Friday, January 4, 2013

How Can Anyone Reasonably Doubt the Authenticity of Secret Mark?

The readers of my blog know that I have worked tirelessly for the cause of the greater acceptance of the Letter to Theodore and its reference to a 'secret gospel' of Mark.  My motivation here is quite clear.  I have always been interested in the Diatessaron gospel tradition.  Of course I recognize that those using this 'super gospel' did not accept that their text was made up of Matthew, Mark, Luke and John.  This was an orthodox construct.  Nevertheless we are forced into using the pre-existing terminology - albeit reluctantly.

I have been led by evidence to accept that the Marcionites used a Diatessaron.  Their original opponents - the sectarians aligned with Polycarp - also used a Diatessaron.  The early anti-Marcionite literature which now survives principally in texts copied and developed by Tertullian and Epiphanius developed from a Diatessaron vs Diatessaron tradition.  It will be my contention that the 'secret gospel' of Mark was an Alexandrian 'Diatessaron' associated with Ammonius Saccas.  The arguments on behalf of this proposition have been developed here over and over again so I don't feel the need to go over them again.

What is important is that we recognize that all 'Diatessaron gospels' were related.  We see this most clearly when - for instance - Origen (Commentary on Matthew Book 15), Ephrem and a diverse assortment of authors all acknowledge that the 'Question of the Rich Man' continued into the Rich Man and Poor Man in Hades (= 'Lazarus and Dives' Luke 16:19 - 31).  William Petersen wrote about this much studied phenomenon.  Yet the most striking reference to this tradition is found in Ephrem's Commentary on the Diatessaron, where obvious parallels and 'affinities' with what is known about 'secret Mark' are hard to ignore.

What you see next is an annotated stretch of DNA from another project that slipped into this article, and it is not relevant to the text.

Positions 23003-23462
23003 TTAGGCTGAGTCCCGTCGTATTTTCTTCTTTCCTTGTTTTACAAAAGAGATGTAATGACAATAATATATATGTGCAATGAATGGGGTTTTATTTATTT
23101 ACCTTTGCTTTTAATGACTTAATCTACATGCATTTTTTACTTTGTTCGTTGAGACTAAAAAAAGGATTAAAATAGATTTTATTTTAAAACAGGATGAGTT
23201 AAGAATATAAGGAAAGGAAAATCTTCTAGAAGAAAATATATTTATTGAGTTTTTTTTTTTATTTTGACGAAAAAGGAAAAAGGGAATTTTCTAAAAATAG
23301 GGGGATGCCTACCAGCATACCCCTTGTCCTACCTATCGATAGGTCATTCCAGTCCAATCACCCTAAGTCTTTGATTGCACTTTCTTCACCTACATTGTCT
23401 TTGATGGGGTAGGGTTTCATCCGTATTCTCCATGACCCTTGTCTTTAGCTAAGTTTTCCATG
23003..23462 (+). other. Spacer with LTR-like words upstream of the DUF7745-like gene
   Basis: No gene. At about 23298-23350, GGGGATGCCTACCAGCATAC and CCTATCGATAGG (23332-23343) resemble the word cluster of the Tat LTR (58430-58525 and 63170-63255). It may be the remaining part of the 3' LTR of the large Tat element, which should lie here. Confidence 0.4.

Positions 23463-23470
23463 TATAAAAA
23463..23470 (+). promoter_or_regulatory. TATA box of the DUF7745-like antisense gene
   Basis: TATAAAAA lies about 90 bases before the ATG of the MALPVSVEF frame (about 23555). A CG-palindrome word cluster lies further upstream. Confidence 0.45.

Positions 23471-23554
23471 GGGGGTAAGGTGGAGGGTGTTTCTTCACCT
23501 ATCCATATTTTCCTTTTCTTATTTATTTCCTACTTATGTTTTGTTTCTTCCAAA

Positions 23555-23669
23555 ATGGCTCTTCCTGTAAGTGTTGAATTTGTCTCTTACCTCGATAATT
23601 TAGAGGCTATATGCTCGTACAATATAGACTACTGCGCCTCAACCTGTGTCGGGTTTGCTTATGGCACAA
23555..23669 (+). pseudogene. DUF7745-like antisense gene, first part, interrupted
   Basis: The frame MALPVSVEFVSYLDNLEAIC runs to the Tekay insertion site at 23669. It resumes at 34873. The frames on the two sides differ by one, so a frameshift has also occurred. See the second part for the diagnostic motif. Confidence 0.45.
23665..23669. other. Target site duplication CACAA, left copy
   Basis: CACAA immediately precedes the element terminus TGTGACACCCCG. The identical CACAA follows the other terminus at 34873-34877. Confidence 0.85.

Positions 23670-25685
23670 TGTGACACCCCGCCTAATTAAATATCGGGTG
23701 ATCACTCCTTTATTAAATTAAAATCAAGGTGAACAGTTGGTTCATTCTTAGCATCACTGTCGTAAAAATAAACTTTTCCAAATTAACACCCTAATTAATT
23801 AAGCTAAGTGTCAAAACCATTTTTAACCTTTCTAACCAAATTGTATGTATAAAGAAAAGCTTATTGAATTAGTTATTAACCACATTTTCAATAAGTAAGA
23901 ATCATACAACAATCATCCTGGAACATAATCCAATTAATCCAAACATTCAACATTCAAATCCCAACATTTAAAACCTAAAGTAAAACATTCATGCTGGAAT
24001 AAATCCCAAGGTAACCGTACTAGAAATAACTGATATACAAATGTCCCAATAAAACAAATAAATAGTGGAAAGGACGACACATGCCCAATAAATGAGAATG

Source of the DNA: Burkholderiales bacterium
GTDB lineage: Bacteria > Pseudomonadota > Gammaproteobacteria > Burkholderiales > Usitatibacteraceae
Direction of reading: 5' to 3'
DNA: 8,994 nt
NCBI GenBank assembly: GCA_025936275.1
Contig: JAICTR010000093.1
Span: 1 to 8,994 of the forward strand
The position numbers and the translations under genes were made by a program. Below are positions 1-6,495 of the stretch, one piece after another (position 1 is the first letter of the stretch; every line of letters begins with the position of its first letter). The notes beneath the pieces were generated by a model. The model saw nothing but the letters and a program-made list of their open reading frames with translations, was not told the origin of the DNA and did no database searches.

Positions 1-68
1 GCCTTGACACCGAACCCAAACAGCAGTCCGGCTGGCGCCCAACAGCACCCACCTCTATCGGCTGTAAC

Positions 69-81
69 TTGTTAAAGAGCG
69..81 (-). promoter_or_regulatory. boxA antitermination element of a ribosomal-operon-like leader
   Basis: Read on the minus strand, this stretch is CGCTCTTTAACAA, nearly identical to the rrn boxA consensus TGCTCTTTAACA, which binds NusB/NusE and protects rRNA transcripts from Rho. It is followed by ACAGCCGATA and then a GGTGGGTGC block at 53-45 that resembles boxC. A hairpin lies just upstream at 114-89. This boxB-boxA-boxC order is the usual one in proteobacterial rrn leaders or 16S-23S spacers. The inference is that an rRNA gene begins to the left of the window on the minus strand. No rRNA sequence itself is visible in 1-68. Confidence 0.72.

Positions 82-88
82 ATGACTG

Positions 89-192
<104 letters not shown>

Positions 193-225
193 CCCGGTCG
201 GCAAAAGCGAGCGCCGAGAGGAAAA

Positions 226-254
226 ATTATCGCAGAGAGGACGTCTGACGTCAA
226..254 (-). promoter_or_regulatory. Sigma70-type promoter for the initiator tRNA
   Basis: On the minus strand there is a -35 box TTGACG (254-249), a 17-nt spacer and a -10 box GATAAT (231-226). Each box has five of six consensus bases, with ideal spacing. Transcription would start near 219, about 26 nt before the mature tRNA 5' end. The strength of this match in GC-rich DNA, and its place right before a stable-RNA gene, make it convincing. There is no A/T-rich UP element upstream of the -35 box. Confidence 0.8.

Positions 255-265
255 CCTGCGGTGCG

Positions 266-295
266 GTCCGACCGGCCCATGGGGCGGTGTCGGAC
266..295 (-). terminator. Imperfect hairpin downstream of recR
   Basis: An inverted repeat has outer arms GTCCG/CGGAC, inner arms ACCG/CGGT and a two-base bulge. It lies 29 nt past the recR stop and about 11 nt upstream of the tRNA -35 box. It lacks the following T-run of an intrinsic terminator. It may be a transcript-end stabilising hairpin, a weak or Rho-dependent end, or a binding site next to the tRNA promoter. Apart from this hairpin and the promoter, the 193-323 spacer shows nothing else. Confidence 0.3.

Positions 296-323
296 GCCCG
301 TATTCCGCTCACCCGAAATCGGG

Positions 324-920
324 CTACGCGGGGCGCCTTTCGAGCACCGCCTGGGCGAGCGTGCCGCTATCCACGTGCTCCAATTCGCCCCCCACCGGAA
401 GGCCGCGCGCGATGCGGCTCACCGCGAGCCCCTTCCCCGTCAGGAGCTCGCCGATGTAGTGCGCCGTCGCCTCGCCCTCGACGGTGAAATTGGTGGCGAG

In discussing Jesus 'love for' the rich man, Ephrem makes clear that Jesus is waiting for the rich man to reciprocate his love (cf. Letter to Theodore III:4,5).  Yet perhaps more significantly it is clear that Ephrem's Diatessaron - no less than Origen's Gospel According to the Hebrews - identifies the 'rich man' of Mark 10 with the 'rich man' of Luke 16:19 - 31.  In other words, the narrative of the Question of the Rich Man continued in the Diatessaron to the same rich man's 'death' in Hades.  We read Ephrem note:

[Through] that which [he said], Good Master, (Mark 10:17) he anticipated our Lord with a gift. But our Lord removed this opportunity for flattery, to show him that it is right to both speak and hear the truth. He looked at him lovingly, (Mark 10:21) so that perhaps through this he might be attracted to draw closer to perfection, through which also the former [commandments] are cultivated. But, because his righteousness was according to the Law - and because it was in the hope of the goods of here [below] that [the former commandments] were cultivated - he trusted in his wealth as the recompense for his righteousness. Wherefore, it is difficult for the rich and for those who trust in this for their riches are the due recompense of their activities. Indeed those who think that riches are a reward for their righteousness are not able to leave them. Lest [the rich man] say, "Even from the beginning he replied to me indignantly and rejected me with some pretext," [the Lord] said to him, One only is good. Is he not therefore good, who is called the Son of the Good One? This is why he looked at him lovingly, so that he might show [the rich man] that it was his own self that he was rejecting. For he is the rich man, who was attired in purple.(Luke 16:19) See, he is a son of Israel, because of what [he said], My father, Abraham,(ibid) and because of, They have Moses and the prophets.(Luke 16:29) [Ephrem, Commentary on the Diatessaron, McCarthy translation p. 233]

It is difficult to understand how anyone can doubt the authenticity of the 'secret Mark' fragment when Morton Smith never acknowledged the underlying connection with the Diatessaron.  Indeed he spent hundreds of pages attempting to find a context for the omitted material from Mark without even recognizing the most obvious connection of all - viz. the rich man's 'death' and continuation from Mark 10:17 - 31 to Luke 16:19 - 31 in the Diatessaron tradition.

In fact, even more incredible is the fact that Morton Smith did not even recognize that the Diatessaron inserts the account of Zacchaeus (Luke 19:1 - 11) in the very place where the second addition to Secret Mark mentioned by Clement in the Letter to Theodore.  The parallels between the Diatessaron and 'secret Mark' are so consistent and so overwhelming, they are overshadowed only by Clement's own consistent use of Diatessaronic material.  As I have said many times over here, I strongly suspect that 'Clement' is one and the same with the shadowy figure of Ammonius Saccas.  But that's another distraction completely ...

Email with comments or questions.

Stephan Huller's Observations by Stephan Huller
is licensed under a
Creative Commons Attribution 3.0 United States License.